Entrepreneurs Inspired by the Ocean
Entrepreneurs’ passion for the sea helps fuel their businesses
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Mark White says he tries to create lures that mimic the splashes and movements that attract predator fish.
Photo: Kicka Witte
Twenty-five years ago, Mark White was running a pottery studio on Kauai when his 4-year-old son, Jesse, asked him to take him fishing.
The pair grabbed bamboo poles with earthworms for bait and fished in nearby streams and reservoirs. White didn’t know much about knots or reels or lures, but his son’s interest prompted him to read everything he could about fishing.
When he started fishing for papio and other near-shore fish, he became interested in topwater plugs. Using his ceramic skills, he started crafting some from porcelain clay. Then he realized the benefits of ceramic material over plastic or wood – and Mark White Lures was born.
“I’m the only lure maker in the world doing production ceramic lures that are guaranteed for life not to chip or fracture,” says the 64-year-old.
His catalog of ceramic lures includes textured belly trolling lures, bar lures for ulua and papio, and surface plugs. They are all manufactured in Hawaii and 90 percent of their components are sourced from the United States. He enlisted the help of Abram Boido, a friend and commercial fisherman who lives in Kona, to test his lures. According to White, Boido has landed “tons of fish on my lures, literally.”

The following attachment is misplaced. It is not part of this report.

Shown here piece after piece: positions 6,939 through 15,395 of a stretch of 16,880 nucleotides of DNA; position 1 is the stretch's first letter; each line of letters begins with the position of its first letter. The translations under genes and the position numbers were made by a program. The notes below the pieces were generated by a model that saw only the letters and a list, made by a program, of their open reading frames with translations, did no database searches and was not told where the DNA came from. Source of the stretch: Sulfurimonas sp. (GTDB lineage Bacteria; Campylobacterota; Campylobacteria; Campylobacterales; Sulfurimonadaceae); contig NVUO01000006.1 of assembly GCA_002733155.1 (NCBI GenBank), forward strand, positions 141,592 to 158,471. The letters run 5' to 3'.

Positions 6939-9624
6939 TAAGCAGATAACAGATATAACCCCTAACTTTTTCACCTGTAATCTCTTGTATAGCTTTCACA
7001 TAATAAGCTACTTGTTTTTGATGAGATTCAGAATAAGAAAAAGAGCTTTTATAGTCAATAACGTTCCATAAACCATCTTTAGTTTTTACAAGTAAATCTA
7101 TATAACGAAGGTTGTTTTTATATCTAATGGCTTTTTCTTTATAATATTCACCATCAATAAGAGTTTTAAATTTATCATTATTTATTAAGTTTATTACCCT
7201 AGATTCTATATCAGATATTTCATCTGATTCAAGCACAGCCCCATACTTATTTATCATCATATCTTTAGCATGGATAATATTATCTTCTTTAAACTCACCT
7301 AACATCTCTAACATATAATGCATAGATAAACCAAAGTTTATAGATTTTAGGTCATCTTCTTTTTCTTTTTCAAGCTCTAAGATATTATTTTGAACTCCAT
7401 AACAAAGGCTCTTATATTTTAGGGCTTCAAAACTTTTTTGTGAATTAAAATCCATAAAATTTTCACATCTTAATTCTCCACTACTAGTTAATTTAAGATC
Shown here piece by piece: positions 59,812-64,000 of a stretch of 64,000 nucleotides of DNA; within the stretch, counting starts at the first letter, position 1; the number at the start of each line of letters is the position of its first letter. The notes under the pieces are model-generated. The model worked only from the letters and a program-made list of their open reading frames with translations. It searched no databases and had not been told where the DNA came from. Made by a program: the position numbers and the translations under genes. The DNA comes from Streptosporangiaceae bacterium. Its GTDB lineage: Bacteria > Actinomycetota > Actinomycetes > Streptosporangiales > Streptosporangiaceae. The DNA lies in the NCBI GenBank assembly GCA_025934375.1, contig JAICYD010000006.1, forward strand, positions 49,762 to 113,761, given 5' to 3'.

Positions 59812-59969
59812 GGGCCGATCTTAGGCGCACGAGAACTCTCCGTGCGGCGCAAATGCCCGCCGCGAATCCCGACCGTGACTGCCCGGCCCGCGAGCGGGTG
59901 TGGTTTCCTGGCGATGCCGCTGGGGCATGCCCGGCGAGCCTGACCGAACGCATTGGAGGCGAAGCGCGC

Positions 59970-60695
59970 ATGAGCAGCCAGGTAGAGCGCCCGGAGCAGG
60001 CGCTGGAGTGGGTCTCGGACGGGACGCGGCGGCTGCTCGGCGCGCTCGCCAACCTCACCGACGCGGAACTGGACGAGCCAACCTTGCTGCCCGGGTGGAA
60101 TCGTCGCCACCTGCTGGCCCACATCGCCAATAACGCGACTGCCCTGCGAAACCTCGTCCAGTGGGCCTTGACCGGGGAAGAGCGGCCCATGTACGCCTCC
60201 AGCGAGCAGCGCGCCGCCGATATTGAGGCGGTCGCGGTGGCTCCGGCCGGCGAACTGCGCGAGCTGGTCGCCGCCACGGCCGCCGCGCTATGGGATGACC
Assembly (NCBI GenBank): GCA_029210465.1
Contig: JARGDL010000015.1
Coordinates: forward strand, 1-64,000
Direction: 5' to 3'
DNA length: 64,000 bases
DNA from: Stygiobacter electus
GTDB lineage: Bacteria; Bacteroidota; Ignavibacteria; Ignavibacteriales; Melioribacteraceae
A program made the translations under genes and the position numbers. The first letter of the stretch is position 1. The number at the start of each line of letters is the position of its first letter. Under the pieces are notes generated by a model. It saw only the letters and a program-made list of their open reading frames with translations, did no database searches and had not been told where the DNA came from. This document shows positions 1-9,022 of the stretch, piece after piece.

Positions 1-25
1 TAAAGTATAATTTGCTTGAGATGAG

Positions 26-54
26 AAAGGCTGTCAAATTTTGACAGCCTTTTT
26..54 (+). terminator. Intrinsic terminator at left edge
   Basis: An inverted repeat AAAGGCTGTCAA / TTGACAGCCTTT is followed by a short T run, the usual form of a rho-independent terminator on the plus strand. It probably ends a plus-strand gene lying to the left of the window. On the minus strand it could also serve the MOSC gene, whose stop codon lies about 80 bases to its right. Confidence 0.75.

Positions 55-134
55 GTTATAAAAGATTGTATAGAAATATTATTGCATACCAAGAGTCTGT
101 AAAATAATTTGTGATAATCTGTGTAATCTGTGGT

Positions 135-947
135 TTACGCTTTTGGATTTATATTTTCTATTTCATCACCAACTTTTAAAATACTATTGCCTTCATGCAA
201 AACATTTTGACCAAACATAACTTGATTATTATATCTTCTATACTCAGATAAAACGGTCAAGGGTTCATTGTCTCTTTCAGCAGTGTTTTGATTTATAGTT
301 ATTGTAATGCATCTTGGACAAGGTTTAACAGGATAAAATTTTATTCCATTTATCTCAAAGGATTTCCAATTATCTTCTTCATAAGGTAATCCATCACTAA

His lure designs are inspired by the world around him, he says.
“I love watching bait fish being chased by predators,” White says. “So I try to make shapes that will mimic the splashes and movements that will attract the predators.”
White grew up in Southern California, where he learned how to surf and garnered a deep appreciation for the ocean. Fishing was a natural extension of that, he says.
“There’s something primordial about hunting for food and feeding people with your catch,” he says.
But his business isn’t just about selling lures. He wants to promote his love and respect for the ocean, encouraging his customers to fish in a responsible way. Because, he says, without a healthy ocean, what’s left?
“What I love about the ocean is that you get to see and experience fantastic things that many would not believe,” he says.
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